The Breaking Light by Heather Hansen, Skyscape (April 1, 2017). ISBN: 9781503942684. Reviewed by John R. Clark, MLIS.
Imagine another world, one where sunlight is a commodity and society is rigidly stratified not only in terms of wealth, but by access to light. Those less fortunate either die a slow, painful death, or survive by paying almost everything they have for the light substitute VitD injections. The other alternative, or the palliative for those who have gone too long without, is shine, an inhalable drug made from the same components.
When Arden, a streetwise resident of the undercity, finds a wealthy mark from above on a street one day, she ‘allows’ him to capture her, partly because she’s curious, partly because she feels he needs to know how risky poking about in her realm can be. When she turns the tables and takes away the knife at her throat, they start a conversation that is the beginning of an incredibly difficult romance.
They’re opposites not only in socio-economic status, but in outlook, or so it seems at first. However, Dade, the boy she confronted, can’t get her out of his head and has his own secrets relating to the inequality rampant in their city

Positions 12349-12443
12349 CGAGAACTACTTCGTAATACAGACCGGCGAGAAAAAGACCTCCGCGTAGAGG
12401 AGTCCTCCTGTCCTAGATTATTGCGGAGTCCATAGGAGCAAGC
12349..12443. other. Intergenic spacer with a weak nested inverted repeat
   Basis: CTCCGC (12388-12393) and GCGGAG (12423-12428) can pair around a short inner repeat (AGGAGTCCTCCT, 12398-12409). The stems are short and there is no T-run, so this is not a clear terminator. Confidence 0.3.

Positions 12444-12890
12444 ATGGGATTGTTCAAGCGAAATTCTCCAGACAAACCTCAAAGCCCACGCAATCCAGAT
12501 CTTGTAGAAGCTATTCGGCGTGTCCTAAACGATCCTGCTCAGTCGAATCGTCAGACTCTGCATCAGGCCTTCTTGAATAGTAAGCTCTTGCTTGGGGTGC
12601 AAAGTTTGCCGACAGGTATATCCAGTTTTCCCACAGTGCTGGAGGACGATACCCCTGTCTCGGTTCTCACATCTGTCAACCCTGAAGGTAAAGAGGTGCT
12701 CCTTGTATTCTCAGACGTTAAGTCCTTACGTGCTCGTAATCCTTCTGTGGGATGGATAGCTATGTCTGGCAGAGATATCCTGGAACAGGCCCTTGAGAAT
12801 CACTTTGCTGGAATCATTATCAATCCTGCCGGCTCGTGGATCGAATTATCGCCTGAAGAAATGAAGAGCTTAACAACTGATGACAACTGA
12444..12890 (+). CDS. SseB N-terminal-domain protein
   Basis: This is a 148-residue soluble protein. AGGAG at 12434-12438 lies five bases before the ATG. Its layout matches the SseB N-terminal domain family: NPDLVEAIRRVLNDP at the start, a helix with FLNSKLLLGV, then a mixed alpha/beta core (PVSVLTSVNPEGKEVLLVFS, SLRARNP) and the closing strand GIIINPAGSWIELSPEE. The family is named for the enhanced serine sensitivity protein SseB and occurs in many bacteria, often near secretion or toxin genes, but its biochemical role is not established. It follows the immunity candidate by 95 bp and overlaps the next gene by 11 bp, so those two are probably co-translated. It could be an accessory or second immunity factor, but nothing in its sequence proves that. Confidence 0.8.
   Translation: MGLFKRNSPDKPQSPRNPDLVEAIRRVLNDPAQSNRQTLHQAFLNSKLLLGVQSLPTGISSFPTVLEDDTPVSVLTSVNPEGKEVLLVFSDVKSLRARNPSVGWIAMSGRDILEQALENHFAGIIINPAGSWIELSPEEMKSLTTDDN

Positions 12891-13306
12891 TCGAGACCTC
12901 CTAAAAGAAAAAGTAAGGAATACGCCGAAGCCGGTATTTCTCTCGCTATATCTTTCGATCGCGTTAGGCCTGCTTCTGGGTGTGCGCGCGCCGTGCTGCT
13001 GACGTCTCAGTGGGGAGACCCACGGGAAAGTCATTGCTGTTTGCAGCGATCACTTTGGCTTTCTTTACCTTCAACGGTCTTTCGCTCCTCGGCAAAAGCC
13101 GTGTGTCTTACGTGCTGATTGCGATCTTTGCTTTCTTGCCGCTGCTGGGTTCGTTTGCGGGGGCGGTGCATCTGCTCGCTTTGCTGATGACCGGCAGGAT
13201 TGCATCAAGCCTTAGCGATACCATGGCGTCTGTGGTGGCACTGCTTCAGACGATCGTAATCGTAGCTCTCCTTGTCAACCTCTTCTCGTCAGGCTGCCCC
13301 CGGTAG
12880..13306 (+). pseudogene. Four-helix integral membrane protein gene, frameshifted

Arden is part of a gang that steals from the wealthy families who run the entire city and sell the goods, primarily shine, to finance weapons and intelligence to use in a rebellion. Arden’s brother is leader of the gang and she sees him growing more and more unstable every day thanks to his use of shine. On one hand, she’s terrified that he’ll act recklessly, but on the other, she can’t shrug off her loyalty to him and her best friend who is also a gang member.
Meanwhile, she and Dade can’t keep away from each other and as they spiral toward each other amid growing security and violence, their safety becomes threatened by both factions. How this plays out becomes a violent, action-filled experience that will leave readers gripping the book tightly as they follow along. The ending screams for a sequel which I hope comes soon.
Despite the violence, this is a dandy dystopian entry for school and public libraries to consider.